ARPHA Conference Abstracts : Conference Abstract
Conference Abstract
Seasonal Relationships of Alpine Plants and Microbes through a Stoichiometric and Enzymatic Lens
expand article infoAdam T Ruka‡,§, Johannes Scheichhart|,§, Jiří Doležal‡,§, Kateřina Čapková, Travis B Meador|,§, Roey Angel|, Rosa Paulina Calvillo-Medina|, Zuzana Chlumská, Nadine Praeg, Paul Illmer, Klára Řeháková
‡ Institute of Botany, Czech Academy of Sciences, Třeboň, Czech Republic
§ Faculty of Science, University of South Bohemia, České Budějovice, Czech Republic
| Institute of Soil Biology and Biogeochemistry, Biology Centre, Czech Academy of Sciences, České Budějovice, Czech Republic
¶ Department of Microbiology, University of Innsbruck, Innsbruck, Austria
Open Access


Alpine biomes experience harsh environmental conditions and short growing seasons, which necessitate interspecific and intraspecific interactions to ensure the stability of diversity and ecosystem multifunctionality. The relationship between plants and microbes in this environment is equally dynamic, with seasonal pulses of nutrients and the phenology of plants creating specific "hot moments" of biogeochemical activity. As a crucial zone of interaction between plant roots and microbial communities, the rhizosphere serves as a "hot spot" of biogeochemical cycling where the mineralization of nutrients, such as carbon, nitrogen, and phosphorus, allows for the transfer of nutrients between trophic levels. However, the nature of these interactions depends on edaphic and climatic conditions, potentially leading to cooperation or competition to meet the stoichiometric demands of organisms.

Elevation gradients within alpine ecosystems provide dramatic shifts in temperature, precipitation, and soil development that allow for the study of these interactions over short geographical distances. In conjunction with seasonal sampling, this approach can provide a wide environmental context to observe the relationship between specific plants and microbial communities. By investigating the C/N ratios of plants, microbes, and soil, as well as microbial enzymatic potential, we can infer nutrient limitations, temporal niche partitioning, and biological responses to abiotic conditions.

Within the Austrian Alps, we studied a selection of herbaceous plants and their associated microbial communities across an elevation gradient spanning 2200-2800 m (Fig. 1). The primary aims of the study were to assess the seasonal changes in C/N stoichiometry from both trophic levels, microbial enzymatic potential, and rhizosphere diversity of bacterial and fungal communities. To fulfill these aims, four locations were selected based on the two present biomes (alpine meadow and sub-nival zone) and the transition between them. Four to five plant species were collected during each season in 2023, including the often-neglected snow-covered winter season, along with rhizosphere and bulk soil for microbial biomass measurements and soil chemistry. Plant leaf tissue samples were analyzed using Isotope-ratio mass spectrometry for plant C/N ratios, while soil and microbial C/N ratios were calculated using chloroform fumigation extraction. Microbial enzymatic potential was assessed using hydrolase enzymatic assays for five fluorophore-labeled substrates. 16S-rRNA and 18S-rRNA genes were sequenced using an Illumina MiSeq platform from the fine roots of collected plant individuals to quantify the relative abundances of bacterial and fungal taxa.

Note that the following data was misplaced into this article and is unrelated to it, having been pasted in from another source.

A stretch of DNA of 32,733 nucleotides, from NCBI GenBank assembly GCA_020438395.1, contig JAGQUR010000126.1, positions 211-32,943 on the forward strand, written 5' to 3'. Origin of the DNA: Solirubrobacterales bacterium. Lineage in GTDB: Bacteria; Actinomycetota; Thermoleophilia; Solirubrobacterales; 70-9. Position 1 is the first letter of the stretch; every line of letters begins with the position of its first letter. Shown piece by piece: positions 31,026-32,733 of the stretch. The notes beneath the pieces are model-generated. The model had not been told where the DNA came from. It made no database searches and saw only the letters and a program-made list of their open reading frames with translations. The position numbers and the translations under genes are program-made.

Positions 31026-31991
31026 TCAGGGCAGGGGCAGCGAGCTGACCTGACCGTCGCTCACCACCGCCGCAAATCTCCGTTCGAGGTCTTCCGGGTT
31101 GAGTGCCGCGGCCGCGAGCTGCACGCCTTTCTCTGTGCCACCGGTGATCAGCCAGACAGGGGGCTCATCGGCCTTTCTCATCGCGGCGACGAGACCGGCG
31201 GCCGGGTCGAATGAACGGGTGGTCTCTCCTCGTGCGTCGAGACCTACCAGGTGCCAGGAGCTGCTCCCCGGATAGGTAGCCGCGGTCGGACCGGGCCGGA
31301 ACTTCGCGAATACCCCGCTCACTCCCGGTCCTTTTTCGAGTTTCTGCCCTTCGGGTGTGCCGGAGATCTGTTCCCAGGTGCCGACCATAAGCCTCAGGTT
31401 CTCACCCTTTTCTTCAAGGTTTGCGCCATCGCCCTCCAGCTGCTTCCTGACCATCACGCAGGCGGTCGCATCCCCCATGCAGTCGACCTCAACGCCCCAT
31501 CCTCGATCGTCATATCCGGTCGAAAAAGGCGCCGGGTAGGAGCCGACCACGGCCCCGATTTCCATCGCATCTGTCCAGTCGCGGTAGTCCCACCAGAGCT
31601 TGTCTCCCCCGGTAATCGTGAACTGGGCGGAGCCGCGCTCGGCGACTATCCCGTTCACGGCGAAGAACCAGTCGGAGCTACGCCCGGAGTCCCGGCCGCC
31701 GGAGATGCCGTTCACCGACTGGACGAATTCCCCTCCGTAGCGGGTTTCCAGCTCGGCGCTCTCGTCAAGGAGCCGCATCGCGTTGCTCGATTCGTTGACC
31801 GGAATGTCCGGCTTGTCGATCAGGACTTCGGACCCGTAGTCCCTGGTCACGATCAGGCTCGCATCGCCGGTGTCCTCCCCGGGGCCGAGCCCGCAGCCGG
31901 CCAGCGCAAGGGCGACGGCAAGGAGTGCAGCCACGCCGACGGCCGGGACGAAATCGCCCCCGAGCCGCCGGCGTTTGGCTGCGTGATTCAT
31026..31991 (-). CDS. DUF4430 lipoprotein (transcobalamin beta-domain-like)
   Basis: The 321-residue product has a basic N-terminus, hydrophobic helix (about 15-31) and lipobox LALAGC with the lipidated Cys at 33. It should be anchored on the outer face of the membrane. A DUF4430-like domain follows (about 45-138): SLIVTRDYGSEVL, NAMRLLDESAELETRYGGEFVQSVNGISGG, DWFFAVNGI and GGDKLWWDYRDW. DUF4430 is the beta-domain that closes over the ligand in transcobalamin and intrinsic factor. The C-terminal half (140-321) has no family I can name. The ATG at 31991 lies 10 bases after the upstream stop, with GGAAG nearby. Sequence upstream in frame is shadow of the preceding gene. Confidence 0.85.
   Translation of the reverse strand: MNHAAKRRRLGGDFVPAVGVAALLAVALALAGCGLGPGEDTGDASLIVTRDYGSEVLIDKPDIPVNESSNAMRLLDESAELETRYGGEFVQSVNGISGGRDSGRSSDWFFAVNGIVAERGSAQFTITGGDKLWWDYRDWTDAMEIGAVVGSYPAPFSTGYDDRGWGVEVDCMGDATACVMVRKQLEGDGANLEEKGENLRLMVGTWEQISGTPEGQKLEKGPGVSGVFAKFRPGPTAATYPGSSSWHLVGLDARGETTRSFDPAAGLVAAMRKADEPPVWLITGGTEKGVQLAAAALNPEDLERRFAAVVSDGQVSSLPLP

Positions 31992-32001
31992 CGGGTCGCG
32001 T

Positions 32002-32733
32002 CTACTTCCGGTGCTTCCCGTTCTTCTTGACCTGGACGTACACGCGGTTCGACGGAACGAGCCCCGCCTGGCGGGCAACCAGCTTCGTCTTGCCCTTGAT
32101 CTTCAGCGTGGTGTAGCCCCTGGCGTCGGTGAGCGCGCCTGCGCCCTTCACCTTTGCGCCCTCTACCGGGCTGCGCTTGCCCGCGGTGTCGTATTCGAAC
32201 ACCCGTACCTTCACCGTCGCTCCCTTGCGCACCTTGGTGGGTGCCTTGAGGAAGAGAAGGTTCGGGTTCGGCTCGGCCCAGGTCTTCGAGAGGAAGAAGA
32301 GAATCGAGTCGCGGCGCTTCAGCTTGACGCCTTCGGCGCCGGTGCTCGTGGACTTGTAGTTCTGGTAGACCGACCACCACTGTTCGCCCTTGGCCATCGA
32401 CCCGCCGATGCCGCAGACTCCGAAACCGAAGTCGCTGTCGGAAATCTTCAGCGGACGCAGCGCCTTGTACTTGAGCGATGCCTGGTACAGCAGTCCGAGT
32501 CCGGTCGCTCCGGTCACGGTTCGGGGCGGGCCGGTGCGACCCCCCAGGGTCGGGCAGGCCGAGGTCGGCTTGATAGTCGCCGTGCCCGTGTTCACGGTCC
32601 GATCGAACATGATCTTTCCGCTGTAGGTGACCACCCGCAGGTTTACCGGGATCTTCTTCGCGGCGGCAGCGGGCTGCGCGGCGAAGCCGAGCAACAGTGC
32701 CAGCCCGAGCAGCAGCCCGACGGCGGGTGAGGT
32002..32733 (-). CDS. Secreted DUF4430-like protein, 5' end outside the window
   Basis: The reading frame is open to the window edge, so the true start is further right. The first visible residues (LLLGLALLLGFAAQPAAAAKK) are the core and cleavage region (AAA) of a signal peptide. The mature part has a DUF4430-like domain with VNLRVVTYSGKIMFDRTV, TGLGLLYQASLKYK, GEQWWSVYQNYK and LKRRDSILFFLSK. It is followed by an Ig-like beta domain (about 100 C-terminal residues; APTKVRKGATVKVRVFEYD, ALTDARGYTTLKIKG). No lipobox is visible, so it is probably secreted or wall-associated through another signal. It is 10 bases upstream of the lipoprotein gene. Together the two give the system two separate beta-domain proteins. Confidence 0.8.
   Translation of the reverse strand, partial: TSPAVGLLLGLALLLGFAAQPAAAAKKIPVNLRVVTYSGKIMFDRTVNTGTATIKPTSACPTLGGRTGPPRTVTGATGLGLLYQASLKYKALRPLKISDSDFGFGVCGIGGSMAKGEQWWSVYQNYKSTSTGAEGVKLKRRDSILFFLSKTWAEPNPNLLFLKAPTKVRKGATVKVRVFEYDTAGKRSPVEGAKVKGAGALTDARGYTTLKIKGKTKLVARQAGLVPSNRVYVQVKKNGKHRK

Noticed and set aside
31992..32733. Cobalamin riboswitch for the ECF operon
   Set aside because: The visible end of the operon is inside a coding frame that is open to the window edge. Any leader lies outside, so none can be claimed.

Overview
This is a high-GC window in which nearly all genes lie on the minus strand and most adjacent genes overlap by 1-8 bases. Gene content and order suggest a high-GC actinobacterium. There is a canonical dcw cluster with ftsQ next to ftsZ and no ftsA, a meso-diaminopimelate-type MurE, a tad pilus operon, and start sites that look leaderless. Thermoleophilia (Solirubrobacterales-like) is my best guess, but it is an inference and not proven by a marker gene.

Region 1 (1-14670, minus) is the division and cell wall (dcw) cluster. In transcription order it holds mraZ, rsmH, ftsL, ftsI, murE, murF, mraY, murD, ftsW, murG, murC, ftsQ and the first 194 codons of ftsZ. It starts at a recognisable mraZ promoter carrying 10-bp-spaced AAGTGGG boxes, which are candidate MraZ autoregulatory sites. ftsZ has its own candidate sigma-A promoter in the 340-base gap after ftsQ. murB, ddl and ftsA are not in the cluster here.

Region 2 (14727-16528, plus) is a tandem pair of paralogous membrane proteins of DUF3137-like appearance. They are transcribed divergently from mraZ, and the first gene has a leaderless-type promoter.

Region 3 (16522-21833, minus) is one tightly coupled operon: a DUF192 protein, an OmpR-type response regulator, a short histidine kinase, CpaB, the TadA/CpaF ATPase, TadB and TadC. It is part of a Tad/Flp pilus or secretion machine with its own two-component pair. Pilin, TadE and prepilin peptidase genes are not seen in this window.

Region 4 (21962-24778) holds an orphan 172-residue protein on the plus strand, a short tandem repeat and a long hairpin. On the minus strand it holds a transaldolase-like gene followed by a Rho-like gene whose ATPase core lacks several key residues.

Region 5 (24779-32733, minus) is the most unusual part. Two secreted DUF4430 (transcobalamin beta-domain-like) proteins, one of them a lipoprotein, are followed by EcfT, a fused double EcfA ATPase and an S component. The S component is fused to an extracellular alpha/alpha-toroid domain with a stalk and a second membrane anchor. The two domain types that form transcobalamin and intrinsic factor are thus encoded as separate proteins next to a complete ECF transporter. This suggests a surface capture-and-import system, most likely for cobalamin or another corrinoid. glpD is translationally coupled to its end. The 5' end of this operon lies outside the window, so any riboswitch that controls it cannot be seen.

Figure 1.  

View of the studied elevation gradient in the Austrian Alps, including alpine meadows at the lower half of the valley and a subnival zone in recently deglaciated terrain.

The findings of our study indicate that the higher microbial biomass (Cmic) in alpine meadow locations leads to increased enzymatic activity compared to sub-nival zones. However, specific plant species were found to enhance microbial biomass and enzymatic potential in different seasons, suggesting that plants promote microbial interaction and biogeochemical cycling during different seasons as a form of temporal niche partitioning. Most plant species demonstrated an increase in C/N ratios throughout the season, sometimes increasing by more than 200%. However, two Poa spp. showed the highest C/N ratios during the summer, which further correlated with higher microbial C/N ratios.

By observing changes in stoichiometric ratios of organisms that interact and share nutrients, we propose that these relationships vary between host plants depending on their temporal niche and abiotic factors (soil and environmental conditions). Furthermore, the positive or negative correlation of plant and microbial C/N ratios may indicate the relative cooperation or competition between trophic levels.


Bacteria, Fungi, Biogeochemical, Carbon, Nitrogen, Subnival, Rhizosphere, Deglaciation

Presenting author

Adam Taylor Ruka

Presented at

Oral Presentation within the Soils and Sediments or Glaciers, ice sheets, and permafrostat themes of ISEB-ISSM 2023

Conflicts of interest

The authors have declared that no competing interests exist.
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